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Day 5 already? We're flying! It's time to add some CSS to our site. So how does that work inside AssetMapper?

Well, we already have an assets/styles/app.css file. And... there's nothing stopping us from going into base.html.twig, and adding a link tag: link, rel="stylesheet", href then asset() and the logical path: styles/app.css.

Swell! When we refresh... and look at the page source, there it is! It works great and it's super boring. The kind of boring I like.

However, if we remove this line... and go and refresh the page. Huh, we still have this blue background: a blue background that's coming from app.css:

body {
background-color: skyblue;

Take another peek at the page source. There is still a link tag pointing to that file? Back over in base.html.twig, hmm, nothing here. Where is that coming from?

The answer - I bet you guessed - is the importmap() function:

21 lines | templates/base.html.twig
// ... line 1
// ... lines 4 - 10
{% block javascripts %}
{{ importmap('app') }}
{% endblock %}
// ... lines 15 - 19

And it's because it's being imported from app.js:

15 lines | assets/app.js
// ... lines 1 - 6
import './styles/app.css';
// ... lines 8 - 15

How CSS Works

Importing a CSS file from JavaScript is probably something you got used to with Webpack Encore. You import a CSS file... and ultimately, it's rendered on the page as a link tag. However, this is not something that ECMAScript modules actually support. The only thing you can import are JavaScript files. So this should fail spectacularly: like it should download the CSS file and try to parse it as JavaScript.

However, as you may have noticed, it doesn't fail! I love mysteries!

This is a totally extra feature that we added to AssetMapper. Here's how it works. In base.html.twig, we say importmap('app'). The app is known as the entrypoint: the one file the browser will execute directly. And we know that refers to assets/app.js.

So what AssetMapper does is, it goes into this file and finds all the import statements for JavaScript and CSS files. For every CSS import it finds, it adds that as a link tag. It's... basically just that simple.

The CSS Importmap Trick

Well, there is one little, fascinating complication. Go to the network tab in your browser and search for app. This is the app.js file that's being executed by the browser. Notice: it does still have the import statement to the CSS file! If you think about it, when our browser executes this line, it should fail! It should download the CSS file, try to parse it as JavaScript & hit a syntax error. But it doesn't.

The reason is a trick inside AssetMapper. When you import a CSS file, AssetMapper adds an importmap entry for it. So even though this starts with ./, our browser does look to see if there's a matching path inside the importmap. And there is. Because of that, it downloads this file.... which is not a real file. It's a fake file that does.... absolutely nothing. So it makes that line not error out and... not do anything.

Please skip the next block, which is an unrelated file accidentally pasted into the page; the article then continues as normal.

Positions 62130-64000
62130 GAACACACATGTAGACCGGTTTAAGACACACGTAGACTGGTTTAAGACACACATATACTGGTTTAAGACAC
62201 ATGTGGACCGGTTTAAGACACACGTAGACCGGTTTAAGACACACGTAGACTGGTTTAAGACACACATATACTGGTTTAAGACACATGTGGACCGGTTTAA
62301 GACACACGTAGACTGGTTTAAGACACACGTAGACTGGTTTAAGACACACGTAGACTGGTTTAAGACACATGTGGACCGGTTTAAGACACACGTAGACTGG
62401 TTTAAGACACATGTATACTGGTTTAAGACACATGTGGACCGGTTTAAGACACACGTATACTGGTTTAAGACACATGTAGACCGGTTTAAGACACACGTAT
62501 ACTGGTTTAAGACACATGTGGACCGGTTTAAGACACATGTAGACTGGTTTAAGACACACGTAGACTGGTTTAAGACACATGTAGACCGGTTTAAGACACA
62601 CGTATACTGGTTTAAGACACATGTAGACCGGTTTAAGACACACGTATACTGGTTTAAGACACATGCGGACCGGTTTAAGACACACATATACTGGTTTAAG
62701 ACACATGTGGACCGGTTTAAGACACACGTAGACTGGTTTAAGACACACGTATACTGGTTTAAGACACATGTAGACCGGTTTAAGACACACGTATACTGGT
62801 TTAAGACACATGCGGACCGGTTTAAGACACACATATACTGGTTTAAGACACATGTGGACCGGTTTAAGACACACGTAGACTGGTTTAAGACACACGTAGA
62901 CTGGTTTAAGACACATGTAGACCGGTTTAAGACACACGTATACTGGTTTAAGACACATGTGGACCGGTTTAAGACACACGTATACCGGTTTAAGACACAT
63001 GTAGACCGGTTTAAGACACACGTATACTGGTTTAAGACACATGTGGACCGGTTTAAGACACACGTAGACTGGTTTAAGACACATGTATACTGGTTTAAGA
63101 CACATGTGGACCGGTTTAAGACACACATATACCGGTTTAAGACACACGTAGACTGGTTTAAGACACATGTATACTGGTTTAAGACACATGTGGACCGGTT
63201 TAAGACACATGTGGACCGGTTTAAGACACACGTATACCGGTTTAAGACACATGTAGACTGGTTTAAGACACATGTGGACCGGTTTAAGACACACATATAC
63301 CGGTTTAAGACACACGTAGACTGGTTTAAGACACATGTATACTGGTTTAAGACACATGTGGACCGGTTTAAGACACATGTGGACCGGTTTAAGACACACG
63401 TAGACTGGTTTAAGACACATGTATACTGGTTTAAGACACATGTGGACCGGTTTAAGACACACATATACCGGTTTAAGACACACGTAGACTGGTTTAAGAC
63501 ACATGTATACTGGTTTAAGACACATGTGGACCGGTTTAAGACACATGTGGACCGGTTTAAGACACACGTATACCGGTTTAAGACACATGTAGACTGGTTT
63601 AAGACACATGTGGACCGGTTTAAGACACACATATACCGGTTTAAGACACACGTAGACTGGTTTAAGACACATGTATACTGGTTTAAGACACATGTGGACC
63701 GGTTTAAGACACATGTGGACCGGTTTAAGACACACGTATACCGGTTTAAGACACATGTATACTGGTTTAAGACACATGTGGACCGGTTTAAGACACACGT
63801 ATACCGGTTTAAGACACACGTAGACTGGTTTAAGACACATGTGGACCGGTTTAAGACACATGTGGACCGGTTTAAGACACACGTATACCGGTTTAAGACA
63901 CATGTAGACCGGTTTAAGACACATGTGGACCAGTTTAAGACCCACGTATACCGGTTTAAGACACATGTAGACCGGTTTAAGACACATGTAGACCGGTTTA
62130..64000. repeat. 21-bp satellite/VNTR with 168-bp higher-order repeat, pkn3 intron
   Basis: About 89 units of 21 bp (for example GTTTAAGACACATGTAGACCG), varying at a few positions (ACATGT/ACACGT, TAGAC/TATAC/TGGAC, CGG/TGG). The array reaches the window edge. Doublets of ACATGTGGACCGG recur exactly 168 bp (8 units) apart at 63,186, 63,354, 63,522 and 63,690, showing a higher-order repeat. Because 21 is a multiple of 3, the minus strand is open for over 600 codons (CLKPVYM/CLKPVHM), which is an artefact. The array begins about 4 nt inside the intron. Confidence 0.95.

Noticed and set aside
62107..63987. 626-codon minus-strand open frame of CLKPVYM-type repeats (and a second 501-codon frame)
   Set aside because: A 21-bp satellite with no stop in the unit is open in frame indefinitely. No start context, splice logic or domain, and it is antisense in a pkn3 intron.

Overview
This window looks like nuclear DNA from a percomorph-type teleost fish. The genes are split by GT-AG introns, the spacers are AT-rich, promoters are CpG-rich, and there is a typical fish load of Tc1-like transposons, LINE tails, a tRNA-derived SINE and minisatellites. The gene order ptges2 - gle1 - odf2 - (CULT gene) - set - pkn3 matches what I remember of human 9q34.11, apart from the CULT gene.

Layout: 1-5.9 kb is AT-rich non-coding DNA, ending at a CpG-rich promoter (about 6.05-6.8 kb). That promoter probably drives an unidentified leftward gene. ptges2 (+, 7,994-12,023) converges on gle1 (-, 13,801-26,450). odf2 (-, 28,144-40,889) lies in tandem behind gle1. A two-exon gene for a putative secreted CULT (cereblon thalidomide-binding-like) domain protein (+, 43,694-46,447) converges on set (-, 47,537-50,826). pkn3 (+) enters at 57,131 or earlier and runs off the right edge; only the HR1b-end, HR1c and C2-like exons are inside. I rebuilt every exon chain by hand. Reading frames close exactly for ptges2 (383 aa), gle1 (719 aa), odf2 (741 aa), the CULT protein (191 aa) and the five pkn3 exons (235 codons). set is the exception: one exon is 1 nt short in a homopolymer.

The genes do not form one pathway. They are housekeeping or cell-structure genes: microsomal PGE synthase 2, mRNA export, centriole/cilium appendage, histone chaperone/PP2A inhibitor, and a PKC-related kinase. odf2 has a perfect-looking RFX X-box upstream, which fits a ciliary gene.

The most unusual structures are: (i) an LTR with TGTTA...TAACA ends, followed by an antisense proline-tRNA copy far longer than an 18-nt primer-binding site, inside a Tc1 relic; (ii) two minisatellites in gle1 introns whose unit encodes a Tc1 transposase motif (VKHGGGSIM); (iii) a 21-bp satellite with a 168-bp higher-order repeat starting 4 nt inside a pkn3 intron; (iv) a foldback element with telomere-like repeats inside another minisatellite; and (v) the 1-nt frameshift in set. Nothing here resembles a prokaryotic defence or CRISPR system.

Importing CSS from Other JavaScript Files

To see how powerful this is, let's create a second CSS file to support our alien greeting. Call it alien-greeting.css and make the body background darkgreen. Though, personally, I'm hoping aliens are rainbow colored:

body {
background: darkgreen;

Over in alien-greeting.js, import that: ../styles/alien-greeting.css:

6 lines | assets/lib/alien-greeting.js
import '../styles/alien-greeting.css';
// ... lines 2 - 6

Will this work? Try it! Refresh and... green background! In the source, we have a second link tag and a second new item in the importmap. So that's awesome! Because app.js imports alien-greeting.js, AssetMapper also finds any CSS files that it imports.

Lazy-Loading CSS

Here's where things get really spooky-cool. JavaScript modules have a dynamic import syntax that allows you to import modules asynchronously. That lets us load a file later when we need it, instead of on page load. And we can use this trick with CSS.

Copy this. Pretend that we only want to load that CSS file when inPeace equals false. So I'll say, if not inPeace, then use setTimeout() to wait for 4 seconds. After 4 seconds, import the CSS file. Except, as soon as you need an import to not live at the top of your file, you need to call it like a function:

10 lines | assets/lib/alien-greeting.js
export default function (message, inPeace = false) {
if (!inPeace) {
setTimeout(() => {
}, 4000);
// ... lines 7 - 8

That's pretty cool. Try it. At first, blue background! 2, 3, 4, green background! The CSS file loaded lazily. How? Well, there's no alien-greeting.css link tag in the page source anymore. Instead, we wait for the browser to execute this JavaScript line. When it does, it looks for this in the importmap, finds it and downloads this fake file. But this time, instead of it being a line that does nothing, this fake file adds a new link tag to the head section with rel="stylesheet" and href set to alien-greeting.css.

Heck, we can watch this in real time! Over here, under the head tag, we see the stylesheet. If I refresh and quickly open that, it's not there. And... then it gets added. So stinkin' cool.

Now that we've conquered how CSS works, tomorrow, we'll use it to bring our site to life! But I want to do it with an extra fun angle: I want to use Tailwind CSS.